Alberta Treaty 8 Nations are parting ways with AFN and Treaty Chiefs organization in the province


Staff member
By Shari Narine, Local Journalism Initiative Reporter,

The Treaty 8 Nations of Alberta are leaving the Assembly of First Nations.
They are also parting ways with the Assembly of Treaty Chiefs (AOTC) organization in Alberta, which includes the Treaty 6 and Treaty 7 Nations.
“Treaty 8 as a sovereign people that entered into treaty have a grand chief that speaks for these items in their treaties,” said Treaty 8 Grand Chief Arthur Noskey. There are 49 First Nations in Alberta, 25 of which are located in Treaty 8.
“Treaties were entered into with the sovereign people of this land via the rivers, horseback, by foot. Why can’t a government that says these are essential, that treaties are essential in Canada, why can’t they engage with those sovereign nations with the treaties?” he said.
Noskey says AFN serves as a “scapegoat” for the federal government to funnel money through for such programs as education and health, which are treaty rights. In the end, he says, the sovereign nations fight each other for the dollars.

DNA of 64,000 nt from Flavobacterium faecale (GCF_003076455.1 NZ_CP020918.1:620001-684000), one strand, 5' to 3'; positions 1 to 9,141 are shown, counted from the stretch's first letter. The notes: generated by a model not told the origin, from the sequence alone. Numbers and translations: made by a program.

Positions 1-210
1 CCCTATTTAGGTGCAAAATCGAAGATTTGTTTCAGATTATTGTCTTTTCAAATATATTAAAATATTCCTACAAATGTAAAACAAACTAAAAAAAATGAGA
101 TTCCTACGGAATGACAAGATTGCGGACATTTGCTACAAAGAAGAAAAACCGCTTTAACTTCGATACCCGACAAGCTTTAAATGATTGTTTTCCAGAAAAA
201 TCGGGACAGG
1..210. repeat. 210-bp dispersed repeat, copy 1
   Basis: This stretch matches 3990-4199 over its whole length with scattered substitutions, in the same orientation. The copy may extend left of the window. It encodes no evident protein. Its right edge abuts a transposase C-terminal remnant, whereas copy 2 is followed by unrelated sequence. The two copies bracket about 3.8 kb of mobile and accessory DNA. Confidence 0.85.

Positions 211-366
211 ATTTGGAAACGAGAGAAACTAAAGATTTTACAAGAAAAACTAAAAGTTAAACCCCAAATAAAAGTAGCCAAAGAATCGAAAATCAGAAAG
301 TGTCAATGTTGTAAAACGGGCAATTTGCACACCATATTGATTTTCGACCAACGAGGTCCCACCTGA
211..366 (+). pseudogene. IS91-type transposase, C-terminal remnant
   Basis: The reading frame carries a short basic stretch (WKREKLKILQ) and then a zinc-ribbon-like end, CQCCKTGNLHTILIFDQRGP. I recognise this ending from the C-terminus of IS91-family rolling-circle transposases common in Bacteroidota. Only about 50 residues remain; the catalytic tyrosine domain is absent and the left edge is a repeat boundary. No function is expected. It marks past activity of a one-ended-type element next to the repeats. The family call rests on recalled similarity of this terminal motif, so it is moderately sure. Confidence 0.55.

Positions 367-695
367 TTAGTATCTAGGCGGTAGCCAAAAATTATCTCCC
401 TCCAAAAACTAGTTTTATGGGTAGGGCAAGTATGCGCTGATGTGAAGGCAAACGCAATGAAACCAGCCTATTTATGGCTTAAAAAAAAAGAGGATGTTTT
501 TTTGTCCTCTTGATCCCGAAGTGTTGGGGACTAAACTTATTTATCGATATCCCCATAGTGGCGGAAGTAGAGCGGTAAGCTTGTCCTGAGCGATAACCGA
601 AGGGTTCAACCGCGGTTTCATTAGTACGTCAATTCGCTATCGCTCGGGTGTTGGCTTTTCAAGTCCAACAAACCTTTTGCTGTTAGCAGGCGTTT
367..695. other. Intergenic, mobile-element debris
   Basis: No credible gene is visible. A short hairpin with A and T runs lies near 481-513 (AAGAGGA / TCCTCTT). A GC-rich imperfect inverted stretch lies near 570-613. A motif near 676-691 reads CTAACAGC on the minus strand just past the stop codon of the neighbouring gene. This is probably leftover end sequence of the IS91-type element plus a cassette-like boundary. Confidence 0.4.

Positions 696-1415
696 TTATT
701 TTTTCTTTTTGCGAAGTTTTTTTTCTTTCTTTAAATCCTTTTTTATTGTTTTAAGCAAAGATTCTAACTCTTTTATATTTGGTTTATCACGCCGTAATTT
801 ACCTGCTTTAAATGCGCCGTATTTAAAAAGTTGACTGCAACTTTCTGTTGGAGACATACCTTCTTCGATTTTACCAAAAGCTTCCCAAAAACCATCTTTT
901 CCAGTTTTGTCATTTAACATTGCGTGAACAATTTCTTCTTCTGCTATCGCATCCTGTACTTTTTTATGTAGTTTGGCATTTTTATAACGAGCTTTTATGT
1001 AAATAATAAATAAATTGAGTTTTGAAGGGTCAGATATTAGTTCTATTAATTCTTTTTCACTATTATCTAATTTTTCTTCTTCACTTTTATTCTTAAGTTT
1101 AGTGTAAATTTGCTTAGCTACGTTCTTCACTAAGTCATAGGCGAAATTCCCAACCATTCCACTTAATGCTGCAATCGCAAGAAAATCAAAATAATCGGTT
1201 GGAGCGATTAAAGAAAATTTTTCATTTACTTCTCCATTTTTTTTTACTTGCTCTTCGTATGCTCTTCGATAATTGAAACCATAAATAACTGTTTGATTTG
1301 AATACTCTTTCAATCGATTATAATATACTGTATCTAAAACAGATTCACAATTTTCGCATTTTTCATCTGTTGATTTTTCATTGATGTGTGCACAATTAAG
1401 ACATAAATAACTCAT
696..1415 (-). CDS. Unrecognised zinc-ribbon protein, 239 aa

Noskey says the Treaty 8 Nations will be dealing directly with the federal government and the necessary ministers.
“This is why we don’t want an AFN regional chief,” he said.
As it stands, Alberta is without a regional chief. In an extraordinary motion passed by chiefs at an AOTC meeting on Nov. 30, 2021, Marlene Poitras was dismissed from the position which she had held since February 2018. Among the reasons for that action was that Poitras’ mandate had concluded at the end of June 2021.
The motion also stated that “in the exercise of our inherent and Treaty rights to determine who speaks for us at a national and international level” that they declared the position of regional chief vacant as of July 1, 2021...continued.

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